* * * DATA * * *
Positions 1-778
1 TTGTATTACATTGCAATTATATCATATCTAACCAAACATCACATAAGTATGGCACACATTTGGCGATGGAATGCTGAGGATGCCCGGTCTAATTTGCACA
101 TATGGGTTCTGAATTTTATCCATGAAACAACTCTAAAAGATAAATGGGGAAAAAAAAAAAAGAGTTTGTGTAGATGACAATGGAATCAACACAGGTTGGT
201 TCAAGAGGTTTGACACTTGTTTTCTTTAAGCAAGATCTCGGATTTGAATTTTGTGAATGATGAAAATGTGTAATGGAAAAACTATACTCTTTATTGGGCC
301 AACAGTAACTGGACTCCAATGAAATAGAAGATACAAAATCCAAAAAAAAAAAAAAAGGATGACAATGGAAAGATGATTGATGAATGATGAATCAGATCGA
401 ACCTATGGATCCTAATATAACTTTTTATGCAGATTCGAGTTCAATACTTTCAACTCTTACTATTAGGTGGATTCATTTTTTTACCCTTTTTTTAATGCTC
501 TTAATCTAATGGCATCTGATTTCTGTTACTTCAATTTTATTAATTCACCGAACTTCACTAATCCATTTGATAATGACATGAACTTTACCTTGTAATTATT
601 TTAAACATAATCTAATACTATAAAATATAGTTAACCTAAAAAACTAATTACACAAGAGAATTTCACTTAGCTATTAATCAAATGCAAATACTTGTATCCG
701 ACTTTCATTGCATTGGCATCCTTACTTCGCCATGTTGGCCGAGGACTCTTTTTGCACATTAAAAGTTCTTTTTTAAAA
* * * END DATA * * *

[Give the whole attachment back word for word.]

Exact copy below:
Positions 1-778
1 TTGTATTACATTGCAATTATATCATATCTAACCAAACATCACATAAGTATGGCACACATTTGGCGATGGAATGCTGAGGATGCCCGGTCTAATTTGCACA
101 TATGGGTTCTGAATTTTATCCATGAAACAACTCTAAAAGATAAATGGGGAAAAAAAAAAAAGAGTTTGTGTAGATGACAATGGAATCAACACAGGTTGGT
201 TCAAGAGGTTTGACACTTGTTTTCTTTAAGCAAGATCTCGGATTTGAATTTTGTGAATGATGAAAATGTGTAATGGAAAAACTATACTCTTTATTGGGCC
301 AACAGTAACTGGACTCCAATGAAATAGAAGATACAAAATCCAAAAAAAAAAAAAAAGGATGACAATGGAAAGATGATTGATGAATGATGAATCAGATCGA
401 ACCTATGGATCCTAATATAACTTTTTATGCAGATTCGAGTTCAATACTTTCAACTCTTACTATTAGGTGGATTCATTTTTTTACCCTTTTTTTAATGCTC
501 TTAATCTAATGGCATCTGATTTCTGTTACTTCAATTTTATTAATTCACCGAACTTCACTAATCCATTTGATAATGACATGAACTTTACCTTGTAATTATT
601 TTAAACATAATCTAATACTATAAAATATAGTTAACCTAAAAAACTAATTACACAAGAGAATTTCACTTAGCTATTAATCAAATGCAAATACTTGTATCCG
701 ACTTTCATTGCATTGGCATCCTTACTTCGCCATGTTGGCCGAGGACTCTTTTTGCACATTAAAAGTTCTTTTTTAAAA